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December 4, 2012 Revitalize Classroom Libraries for Digital Natives By Christy Crawford
Grades 1–2, 3–5, 6–8

     

    With a single classroom computer or iPad, you can get kids asking you again and again for more reading time. Read on for my favorite techie ways to entice the most reluctant readers to jump into literacy.

     

     

     

     

    1. Make 'Em Creators, Not Just Consumers

    Twenty-first century students have the unprecedented chance to create texts just as professional looking as e-books from publishing houses. And with free or cheap iPad apps, you'll get a chance to inspire creativity and put photos from field trips to good use. StoryKit and Book Creator allow users of any age to easily add photos, draw, add text and audio, and share their creations. Also, take a peek at a tutorial for Book Creator.

     

     

    2. QR Code Love

    Let students promote their favorite books with QR-coded book trailers or reviews, and affix QR codes to corresponding books, book bins, and posters. My 3rd and 4th graders were able to write, shoot, edit, upload, and code simple book reviews in four 40-minute periods. (See below.) For detailed book review instructions, grab a Read Write Think book review template and see my post "Ten Ways to Use QR Codes for Education." Add a video-production "studio" to your centers, partner with grade-team members willing to do the same, and you'll have lots of QR-coded reviews for libraries in two weeks.

     

    Create a flurry of literacy excitement in your class with QR code bookmarks! Add your code and a thumbnail picture of each book to bookmarks printed on heavy card stock and you'll give your readers bragging rights for months. With portable QR review codes, your readers can show anyone with a mobile scanner their great work and begin substantive conversations about their book picks. (Big thanks to Poway Unified School District instructional tech guru Linda Foote for sharing her QR-coded bookmarks!)

     

     

    3. Interactive eBooks

    "I have the Kindle Fire and the books do nothing," said Tristan, one of my 3rd graders. "These [Storia] books are crazy! You can play games. You can even see a volcano explode in the book videos at the end!"  My students now expect every nonfiction e-book to challenge them with puzzles and quizzes, or they expect to be "grossed out" with an impressive nature video. Check out the Word Bird games; your students will be hooked instantly.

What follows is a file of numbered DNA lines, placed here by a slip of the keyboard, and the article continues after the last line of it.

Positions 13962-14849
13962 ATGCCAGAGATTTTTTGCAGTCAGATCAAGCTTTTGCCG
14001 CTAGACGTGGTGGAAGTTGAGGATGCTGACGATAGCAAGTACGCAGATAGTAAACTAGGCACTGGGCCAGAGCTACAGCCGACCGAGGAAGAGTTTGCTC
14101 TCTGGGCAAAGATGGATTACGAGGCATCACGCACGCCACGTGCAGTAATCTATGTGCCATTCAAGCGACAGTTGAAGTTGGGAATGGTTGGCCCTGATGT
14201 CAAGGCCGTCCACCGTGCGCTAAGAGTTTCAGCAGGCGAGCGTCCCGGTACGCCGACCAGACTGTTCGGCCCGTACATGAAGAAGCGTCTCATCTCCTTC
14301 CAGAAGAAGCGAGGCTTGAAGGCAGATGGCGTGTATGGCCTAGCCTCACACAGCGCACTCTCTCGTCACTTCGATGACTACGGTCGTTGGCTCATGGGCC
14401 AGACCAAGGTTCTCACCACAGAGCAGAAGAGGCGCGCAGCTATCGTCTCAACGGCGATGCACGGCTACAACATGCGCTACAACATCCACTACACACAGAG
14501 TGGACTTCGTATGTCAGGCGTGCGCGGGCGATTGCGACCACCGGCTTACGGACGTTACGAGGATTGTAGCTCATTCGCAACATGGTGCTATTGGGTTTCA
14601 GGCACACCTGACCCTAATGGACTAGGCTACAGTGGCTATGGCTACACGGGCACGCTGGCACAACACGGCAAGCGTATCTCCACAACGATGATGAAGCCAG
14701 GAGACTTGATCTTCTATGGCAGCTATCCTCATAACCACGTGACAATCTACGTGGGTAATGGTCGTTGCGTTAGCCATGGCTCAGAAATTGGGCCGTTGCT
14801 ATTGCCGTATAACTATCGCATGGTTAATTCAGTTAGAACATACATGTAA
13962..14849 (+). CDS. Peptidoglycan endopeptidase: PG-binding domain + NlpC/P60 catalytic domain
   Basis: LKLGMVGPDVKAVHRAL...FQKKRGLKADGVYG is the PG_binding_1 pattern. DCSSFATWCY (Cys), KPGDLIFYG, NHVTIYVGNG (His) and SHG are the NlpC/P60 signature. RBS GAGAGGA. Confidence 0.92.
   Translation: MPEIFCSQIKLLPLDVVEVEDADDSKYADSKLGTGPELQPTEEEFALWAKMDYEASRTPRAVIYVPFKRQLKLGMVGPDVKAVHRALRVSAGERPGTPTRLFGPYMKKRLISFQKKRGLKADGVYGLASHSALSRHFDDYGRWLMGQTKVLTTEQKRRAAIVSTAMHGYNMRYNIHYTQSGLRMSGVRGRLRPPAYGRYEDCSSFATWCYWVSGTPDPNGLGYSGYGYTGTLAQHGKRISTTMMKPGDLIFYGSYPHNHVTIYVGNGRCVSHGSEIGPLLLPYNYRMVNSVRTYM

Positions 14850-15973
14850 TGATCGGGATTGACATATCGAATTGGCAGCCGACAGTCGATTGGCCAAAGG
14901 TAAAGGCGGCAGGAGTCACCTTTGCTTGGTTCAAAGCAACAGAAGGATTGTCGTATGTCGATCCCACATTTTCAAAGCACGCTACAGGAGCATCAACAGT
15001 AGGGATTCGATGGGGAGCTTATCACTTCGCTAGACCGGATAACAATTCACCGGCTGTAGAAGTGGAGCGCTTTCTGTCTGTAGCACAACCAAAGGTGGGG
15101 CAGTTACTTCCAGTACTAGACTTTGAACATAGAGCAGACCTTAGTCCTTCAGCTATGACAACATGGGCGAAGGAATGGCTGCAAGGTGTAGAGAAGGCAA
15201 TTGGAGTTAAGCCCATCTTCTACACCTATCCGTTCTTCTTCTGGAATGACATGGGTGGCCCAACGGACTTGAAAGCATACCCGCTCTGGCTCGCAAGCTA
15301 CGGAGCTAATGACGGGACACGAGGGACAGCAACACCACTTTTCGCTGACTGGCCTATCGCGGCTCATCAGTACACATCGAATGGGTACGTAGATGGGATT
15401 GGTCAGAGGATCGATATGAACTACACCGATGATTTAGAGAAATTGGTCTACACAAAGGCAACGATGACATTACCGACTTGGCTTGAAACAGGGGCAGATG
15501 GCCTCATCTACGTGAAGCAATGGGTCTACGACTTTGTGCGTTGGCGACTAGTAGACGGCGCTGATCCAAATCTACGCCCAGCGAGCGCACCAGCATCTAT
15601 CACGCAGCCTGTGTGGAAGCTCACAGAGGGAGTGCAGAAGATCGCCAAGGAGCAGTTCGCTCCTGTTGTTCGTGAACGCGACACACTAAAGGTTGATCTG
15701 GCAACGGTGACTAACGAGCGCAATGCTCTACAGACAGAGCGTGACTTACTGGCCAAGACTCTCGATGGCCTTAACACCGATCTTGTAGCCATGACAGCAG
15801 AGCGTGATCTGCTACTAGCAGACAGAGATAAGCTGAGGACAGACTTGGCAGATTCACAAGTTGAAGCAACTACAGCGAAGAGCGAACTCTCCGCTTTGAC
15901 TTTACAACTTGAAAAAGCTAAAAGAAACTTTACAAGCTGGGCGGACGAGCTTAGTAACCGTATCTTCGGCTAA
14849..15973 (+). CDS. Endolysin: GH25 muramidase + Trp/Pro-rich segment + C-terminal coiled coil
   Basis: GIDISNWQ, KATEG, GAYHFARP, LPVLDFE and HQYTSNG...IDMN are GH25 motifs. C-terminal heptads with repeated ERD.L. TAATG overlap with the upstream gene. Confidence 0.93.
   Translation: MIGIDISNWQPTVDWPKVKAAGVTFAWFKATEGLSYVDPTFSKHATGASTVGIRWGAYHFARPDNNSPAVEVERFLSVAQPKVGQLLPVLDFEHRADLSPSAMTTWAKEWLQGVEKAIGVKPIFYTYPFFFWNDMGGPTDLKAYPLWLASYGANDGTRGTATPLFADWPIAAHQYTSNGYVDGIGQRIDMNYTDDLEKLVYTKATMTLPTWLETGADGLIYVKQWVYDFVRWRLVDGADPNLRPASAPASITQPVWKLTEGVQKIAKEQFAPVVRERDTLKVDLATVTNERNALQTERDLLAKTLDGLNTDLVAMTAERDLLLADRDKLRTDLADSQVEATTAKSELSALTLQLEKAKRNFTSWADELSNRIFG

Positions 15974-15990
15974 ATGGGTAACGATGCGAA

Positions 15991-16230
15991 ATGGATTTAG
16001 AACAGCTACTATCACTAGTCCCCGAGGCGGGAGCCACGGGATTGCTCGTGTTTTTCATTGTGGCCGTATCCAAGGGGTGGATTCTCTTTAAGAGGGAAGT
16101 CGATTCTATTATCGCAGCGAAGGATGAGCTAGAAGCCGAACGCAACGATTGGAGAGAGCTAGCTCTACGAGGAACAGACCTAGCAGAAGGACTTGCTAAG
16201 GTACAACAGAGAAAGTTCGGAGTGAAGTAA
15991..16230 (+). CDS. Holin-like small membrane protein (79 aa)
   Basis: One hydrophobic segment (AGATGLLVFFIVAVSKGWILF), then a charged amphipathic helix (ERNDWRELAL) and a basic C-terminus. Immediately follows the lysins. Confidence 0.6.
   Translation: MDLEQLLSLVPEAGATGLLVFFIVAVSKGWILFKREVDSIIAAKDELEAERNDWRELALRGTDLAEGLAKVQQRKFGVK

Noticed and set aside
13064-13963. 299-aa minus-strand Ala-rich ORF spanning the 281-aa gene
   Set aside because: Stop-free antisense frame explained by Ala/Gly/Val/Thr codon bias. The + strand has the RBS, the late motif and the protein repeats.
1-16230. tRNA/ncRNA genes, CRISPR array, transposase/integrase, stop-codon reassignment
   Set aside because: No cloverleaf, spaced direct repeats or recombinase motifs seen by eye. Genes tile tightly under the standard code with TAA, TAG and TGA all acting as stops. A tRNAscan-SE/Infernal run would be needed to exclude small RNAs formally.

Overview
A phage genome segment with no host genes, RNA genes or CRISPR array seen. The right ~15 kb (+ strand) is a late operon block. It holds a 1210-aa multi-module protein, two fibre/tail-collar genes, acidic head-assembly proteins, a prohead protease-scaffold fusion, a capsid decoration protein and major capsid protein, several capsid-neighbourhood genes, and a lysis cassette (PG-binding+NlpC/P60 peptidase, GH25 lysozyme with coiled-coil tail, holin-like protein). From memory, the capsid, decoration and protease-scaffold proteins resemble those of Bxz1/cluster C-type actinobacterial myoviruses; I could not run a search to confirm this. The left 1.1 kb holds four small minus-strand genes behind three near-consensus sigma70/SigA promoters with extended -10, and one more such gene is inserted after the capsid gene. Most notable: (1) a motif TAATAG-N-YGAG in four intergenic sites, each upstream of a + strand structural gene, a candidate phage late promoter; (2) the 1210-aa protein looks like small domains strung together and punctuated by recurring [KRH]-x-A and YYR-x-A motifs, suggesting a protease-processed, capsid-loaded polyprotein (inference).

Take a quick look at the video below. At the end of each technology class, I allow pairs of students to shoot a 30-second promo for any nonfiction e-book. Pairs can easily edit, upload, and (QR) code their promo within one 20-minute recess period. Print out the coded nonfiction promo, and use an acrylic display holder to showcase the nonfiction codes in your library.

    Kids will love the chance to talk about their discoveries, and their teachers will love the renewed interest in reading and rereading nonfiction.

     

    4. Capture Attention With Social Media...Sort Of

    Download Tech Tools for Schools' Facebook template or use "Twister" account to bring new life to biographies or a character study. After reading, "reward" readers with time to create profiles, post, or tweet from the perspective of their favorite character or biography subject.

     

    *Need more inspiration? Listen to a book talk podcast from New Zealand's Pt. England school. This school in a low socio-economic area gets high praise around the world for using technology to get kids excited about literacy.